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Sifting intelligence gems out of police hollering

Highly-Rated Fairfax Criminal/DWI Attorney – Northern Virginia. Misdemeanors & Felonies. Since 1991.

Sep 01, 2015 Sifting intelligence gems out of police hollering

YinRRecently, I asked a police officer a few very direct questions about his actions with my client. Had I asked the questions more gently, I may have gotten no less a beneficial result, but I asked them as I did. The officer got irritated. He used a tone of voice that may have been calculated to intimidate me away from my questions. Intimidation has no place in my vocabulary unless I am intimidating someone else as part of a plan that fits the rules governing lawyers’ practice. I stuck to my guns and my questions.

I have a choice when a police officer is getting irate at me. I can welcome the gems that are interspersed with the cop’s foul tongue, like panning for gold. I can tell the cop through words and/or body language that I do not accept being spoken to in such a way and even that such manner of speaking is unbecoming the officer’s badge. I can talk over the police officer. I can walk away.

When I deeply listen to what is said and not said, to the tone of voice, to the body language, to the officer’s persona, to the officer’s fears and areas of confidence and pretend confidence, and to the entire situation, I am gathering intelligence. The condescending police officer may even be surprised to see my happy calmness during his verbal assaults, perhaps not realizing that I prefer gathering relevant intelligence to receiving no intelligence, and perhaps not realizing that with non-duality, getting upset at another’s words has no place in the litigation battle.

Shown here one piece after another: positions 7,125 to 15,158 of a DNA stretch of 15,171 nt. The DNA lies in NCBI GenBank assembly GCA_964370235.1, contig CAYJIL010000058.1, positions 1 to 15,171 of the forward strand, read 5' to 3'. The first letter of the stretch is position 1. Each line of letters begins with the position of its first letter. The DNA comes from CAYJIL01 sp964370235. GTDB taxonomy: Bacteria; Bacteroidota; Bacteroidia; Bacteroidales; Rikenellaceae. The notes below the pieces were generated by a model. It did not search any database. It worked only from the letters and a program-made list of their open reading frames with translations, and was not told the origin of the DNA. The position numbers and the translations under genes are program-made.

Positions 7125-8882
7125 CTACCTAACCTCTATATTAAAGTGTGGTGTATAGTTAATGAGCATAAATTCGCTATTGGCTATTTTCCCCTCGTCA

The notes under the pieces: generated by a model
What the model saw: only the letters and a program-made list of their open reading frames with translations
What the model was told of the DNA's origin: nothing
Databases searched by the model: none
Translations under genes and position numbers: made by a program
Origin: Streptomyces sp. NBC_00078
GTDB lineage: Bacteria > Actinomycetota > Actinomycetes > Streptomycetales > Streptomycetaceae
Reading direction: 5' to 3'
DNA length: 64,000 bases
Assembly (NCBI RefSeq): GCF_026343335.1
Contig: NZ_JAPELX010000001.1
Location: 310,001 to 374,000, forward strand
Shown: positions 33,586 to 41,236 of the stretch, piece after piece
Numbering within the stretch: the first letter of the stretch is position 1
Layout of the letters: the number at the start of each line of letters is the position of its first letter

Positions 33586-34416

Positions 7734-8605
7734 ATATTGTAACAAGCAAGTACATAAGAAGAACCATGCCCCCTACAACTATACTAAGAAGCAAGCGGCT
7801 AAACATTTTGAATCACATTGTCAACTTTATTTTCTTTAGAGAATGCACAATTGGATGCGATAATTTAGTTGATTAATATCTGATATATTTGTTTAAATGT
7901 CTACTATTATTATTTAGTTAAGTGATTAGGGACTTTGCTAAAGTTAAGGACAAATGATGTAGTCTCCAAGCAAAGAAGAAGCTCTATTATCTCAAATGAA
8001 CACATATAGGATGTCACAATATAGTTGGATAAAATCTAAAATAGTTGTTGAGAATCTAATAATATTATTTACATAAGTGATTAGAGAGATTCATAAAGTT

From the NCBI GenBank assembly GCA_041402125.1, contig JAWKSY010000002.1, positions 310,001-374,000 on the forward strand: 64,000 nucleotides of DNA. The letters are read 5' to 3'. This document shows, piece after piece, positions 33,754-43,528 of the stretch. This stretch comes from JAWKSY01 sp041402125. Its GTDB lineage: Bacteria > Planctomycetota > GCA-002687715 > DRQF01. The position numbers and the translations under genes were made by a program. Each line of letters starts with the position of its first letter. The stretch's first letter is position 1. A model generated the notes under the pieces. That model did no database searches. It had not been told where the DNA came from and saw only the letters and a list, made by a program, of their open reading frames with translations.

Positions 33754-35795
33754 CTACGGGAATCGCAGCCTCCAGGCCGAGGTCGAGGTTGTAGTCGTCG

In the taijiquan martial art that I have been practicing daily at my ideal since 1994, listening to and knowing our opponent is so important that it is essential to be in physical contact with our opponent at all times, so that we are physically listening to the opponent and to their possible next moves. To lose that physical contact for even a moment can be damaging.

Of course, at some point the opponent’s words can get so vile that merely listening rather than acting, is not the right option, at least when third parties are hearing those words.

Non-judging is powerful. Non-anger — where anger ordinarily if not always is accompanied by judging — is also powerful. When a police officer, other opposing witness, prosecutor, judge or anyone else holler at me, that can be a good time to incorporate RAIN: Recognize, Allow, Investigate, Non-Identify.  

More important is powerfully to relax and sink and to battle for victory, always, everywhere, and with everyone.

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